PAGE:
? Why are the 1883 nickels with ?CENTS? on them so much more valuable than those without, despite the much higher mintage?
Mintage figures don?t ?lie,? but they don?t always tell the whole story. Because of the publicity surrounding the racketeer nickels and the change in the design, everyone at the time thought that the ?no CENTS? variety would be the rarity and hoarded them, so that today there are many more available than the ?common? ?with CENTS? variety. The other factor involved is the almost automatic saving of any first issue of a new series. It has the same effect on the number available to collectors, almost regardless of the mintage.
? Was there a big influx of counterfeit gold coins into the hobby in the 1950s?
In a two-year period ? 1952 to 1954 ? more than 20 million fake gold coins were sold. The copies of every major gold coin of the past were produced by a group of private mints scattered over Europe, the Middle East and North America. The coins contained at least as much, and in some cases even more, gold than the genuine originals. The principal reason for the illegal traffic was that at the beginning of the period, gold coins were bringing an average of $54 per ounce on the Paris gold market. That was roughly a 35 percent premium for the bullion.
? How is silver wire used in making counterfeit coins?
A description of the method in use during the 18th century indicates that silver-plated copper planchets had a piece of silver wire wrapped around the outside edge before being struck. This was done so that test cuts or filing would not show the base metal core.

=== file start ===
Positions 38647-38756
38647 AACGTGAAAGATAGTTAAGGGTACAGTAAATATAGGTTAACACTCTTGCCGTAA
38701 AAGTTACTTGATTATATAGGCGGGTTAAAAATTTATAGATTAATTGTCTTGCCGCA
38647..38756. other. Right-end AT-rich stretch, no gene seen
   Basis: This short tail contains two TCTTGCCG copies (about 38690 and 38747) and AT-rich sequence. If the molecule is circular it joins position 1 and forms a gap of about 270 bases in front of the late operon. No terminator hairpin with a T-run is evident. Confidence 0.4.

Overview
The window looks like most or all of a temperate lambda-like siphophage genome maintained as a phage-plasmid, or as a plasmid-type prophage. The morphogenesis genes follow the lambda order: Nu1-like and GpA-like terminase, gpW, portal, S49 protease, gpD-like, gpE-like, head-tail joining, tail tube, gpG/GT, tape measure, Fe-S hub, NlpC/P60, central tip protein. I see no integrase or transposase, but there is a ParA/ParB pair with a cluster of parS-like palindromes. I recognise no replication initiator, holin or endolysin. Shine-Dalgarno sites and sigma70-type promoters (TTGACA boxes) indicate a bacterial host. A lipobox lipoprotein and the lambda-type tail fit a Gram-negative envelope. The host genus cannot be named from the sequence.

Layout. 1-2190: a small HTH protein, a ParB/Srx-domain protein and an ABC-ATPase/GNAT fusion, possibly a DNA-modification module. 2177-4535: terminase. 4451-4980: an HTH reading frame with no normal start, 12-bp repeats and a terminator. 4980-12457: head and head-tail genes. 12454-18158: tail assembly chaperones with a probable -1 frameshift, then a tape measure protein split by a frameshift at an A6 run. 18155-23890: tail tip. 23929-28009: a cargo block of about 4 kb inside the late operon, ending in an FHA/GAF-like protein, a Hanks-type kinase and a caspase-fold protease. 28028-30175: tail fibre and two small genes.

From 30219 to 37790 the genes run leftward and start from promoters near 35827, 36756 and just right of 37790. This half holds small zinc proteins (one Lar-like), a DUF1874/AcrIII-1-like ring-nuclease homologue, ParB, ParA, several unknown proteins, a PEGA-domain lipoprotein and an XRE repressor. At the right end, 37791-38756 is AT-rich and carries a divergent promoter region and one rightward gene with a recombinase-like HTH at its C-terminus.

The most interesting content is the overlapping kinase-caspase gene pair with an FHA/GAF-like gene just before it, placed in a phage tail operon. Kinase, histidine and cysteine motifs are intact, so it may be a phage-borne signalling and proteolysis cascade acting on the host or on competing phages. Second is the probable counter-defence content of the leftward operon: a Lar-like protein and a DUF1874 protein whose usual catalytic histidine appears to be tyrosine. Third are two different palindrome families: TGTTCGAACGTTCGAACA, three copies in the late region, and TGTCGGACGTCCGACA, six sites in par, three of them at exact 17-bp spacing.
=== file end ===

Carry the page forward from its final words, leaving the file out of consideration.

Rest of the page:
? I have a Mexican coin that is possibly a counterfeit, but it has die breaks. I?m told these ?can?t be faked.?
Die breaks, die cracks, hub doubling and other changes to the die can be readily faked, so your source is wrong. Get the coin authenticated.
? Weren?t some of the early penalties for counterfeiting pretty rough?
The common practices were remarkable for their cruelty. Early German counterfeiters were forced to swallow molten metal. A maker of counterfeit dies would have one of his dies heated and used to brand him. In France the culprit faced a cauldron of boiling oil or water. English authorities chopped off a hand. In Italy counterfeiters were burned alive. It was a hanging offense in the American colonies, later reduced to cropping off an ear.